> complaints of why it doesn't rock my world to the extent I want it to,
> I think I'll make an attempt at articulating what may be my main
> complaint, which is the lack of resonance. Things move so quickly
> from point A to point B that the show doesn't have time to let us soak
> up the significance of what happened at point A.5. Xander in
> particular is forced to call a few things about himself into question
> (an overall statement about this part of the year, really), but it's
> all in tiny snippets or off-screen. All around, I feel like there's a
> lot of character movement that can only be appreciated, and not fully,
> if one is hunting for it, and that's a shame.
> Rating: Good

Yeh, its OK, but could do better. A lowish Good for me. It's my 72nd
favourite BtVS episode (ie, the worst episode in the top half of BtVS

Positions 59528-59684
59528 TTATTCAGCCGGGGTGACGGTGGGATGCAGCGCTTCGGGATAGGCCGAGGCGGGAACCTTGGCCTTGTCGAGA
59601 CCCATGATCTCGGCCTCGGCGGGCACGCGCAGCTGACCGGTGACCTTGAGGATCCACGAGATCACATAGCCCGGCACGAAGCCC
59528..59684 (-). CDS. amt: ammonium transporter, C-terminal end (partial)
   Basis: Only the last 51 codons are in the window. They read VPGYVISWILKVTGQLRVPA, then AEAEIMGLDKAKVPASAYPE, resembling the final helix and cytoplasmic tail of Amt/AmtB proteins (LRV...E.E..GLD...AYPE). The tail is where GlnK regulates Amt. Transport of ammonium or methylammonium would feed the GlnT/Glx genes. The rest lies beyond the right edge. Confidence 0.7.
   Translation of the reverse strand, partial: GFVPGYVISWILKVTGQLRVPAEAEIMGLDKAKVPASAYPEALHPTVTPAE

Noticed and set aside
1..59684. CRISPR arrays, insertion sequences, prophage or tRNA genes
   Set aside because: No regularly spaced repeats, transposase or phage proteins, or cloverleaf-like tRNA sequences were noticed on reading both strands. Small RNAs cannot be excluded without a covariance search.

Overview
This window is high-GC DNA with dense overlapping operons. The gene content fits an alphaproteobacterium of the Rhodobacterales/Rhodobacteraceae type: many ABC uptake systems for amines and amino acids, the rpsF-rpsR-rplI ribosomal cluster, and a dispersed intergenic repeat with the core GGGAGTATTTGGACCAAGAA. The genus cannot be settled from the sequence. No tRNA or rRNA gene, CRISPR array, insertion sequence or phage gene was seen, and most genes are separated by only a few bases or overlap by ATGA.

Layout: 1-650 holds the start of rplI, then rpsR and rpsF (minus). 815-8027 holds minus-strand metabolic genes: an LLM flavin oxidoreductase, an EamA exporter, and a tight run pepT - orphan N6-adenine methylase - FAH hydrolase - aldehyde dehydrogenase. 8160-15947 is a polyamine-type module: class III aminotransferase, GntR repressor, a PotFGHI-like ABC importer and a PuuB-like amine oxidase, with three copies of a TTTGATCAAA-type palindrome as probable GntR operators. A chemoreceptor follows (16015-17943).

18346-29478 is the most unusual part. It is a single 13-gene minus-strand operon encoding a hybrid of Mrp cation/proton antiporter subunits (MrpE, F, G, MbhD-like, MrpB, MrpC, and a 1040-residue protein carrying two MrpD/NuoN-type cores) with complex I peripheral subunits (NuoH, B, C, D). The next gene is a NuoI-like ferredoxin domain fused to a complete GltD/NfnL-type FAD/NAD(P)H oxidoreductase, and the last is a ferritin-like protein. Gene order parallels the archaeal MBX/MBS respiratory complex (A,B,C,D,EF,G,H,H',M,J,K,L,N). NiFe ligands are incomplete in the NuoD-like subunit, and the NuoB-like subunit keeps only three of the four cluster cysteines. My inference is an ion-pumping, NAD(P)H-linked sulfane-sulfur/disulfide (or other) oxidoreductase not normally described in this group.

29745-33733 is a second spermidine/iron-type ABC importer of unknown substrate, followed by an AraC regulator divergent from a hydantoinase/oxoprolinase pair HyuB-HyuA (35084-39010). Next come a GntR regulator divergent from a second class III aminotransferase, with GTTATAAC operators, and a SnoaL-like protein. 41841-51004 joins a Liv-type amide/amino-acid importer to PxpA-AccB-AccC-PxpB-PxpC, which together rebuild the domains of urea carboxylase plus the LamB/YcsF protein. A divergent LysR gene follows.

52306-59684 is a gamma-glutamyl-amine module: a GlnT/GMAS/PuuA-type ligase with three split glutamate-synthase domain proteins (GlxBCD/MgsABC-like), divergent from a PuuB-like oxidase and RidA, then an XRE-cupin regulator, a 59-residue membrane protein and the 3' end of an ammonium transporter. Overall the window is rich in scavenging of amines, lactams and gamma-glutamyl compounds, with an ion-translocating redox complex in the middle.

episodes), 17th best in season 3 (last year was 64th and 15th)


> Season Three, Episode 8: "Lovers Walk"
> Writer: Dan Vebber
> Director: David Semel
>
> Wow, do I ever love this episode. It's one of those where I imagine
> that its outstanding-ness should be self-explanatory, although I don't
> think it's as unanimous an opinion as some of the others. Highlights
> include the way the writers make perfect use of Spike, charming love-
> whipped guy who's liable to tear your throat out at a moment's
> provocation, or the way it manages to build perfectly-timed comedic
> scenes into a gloriously depressing ending which I always think of as
> the show "punishing" viewers who were so enamored with the Willow/
> Xander fluking. But for me, it's mostly highlights.
> Rating: Excellent

A great Spike episode - but that's only enough to get it a Good from me.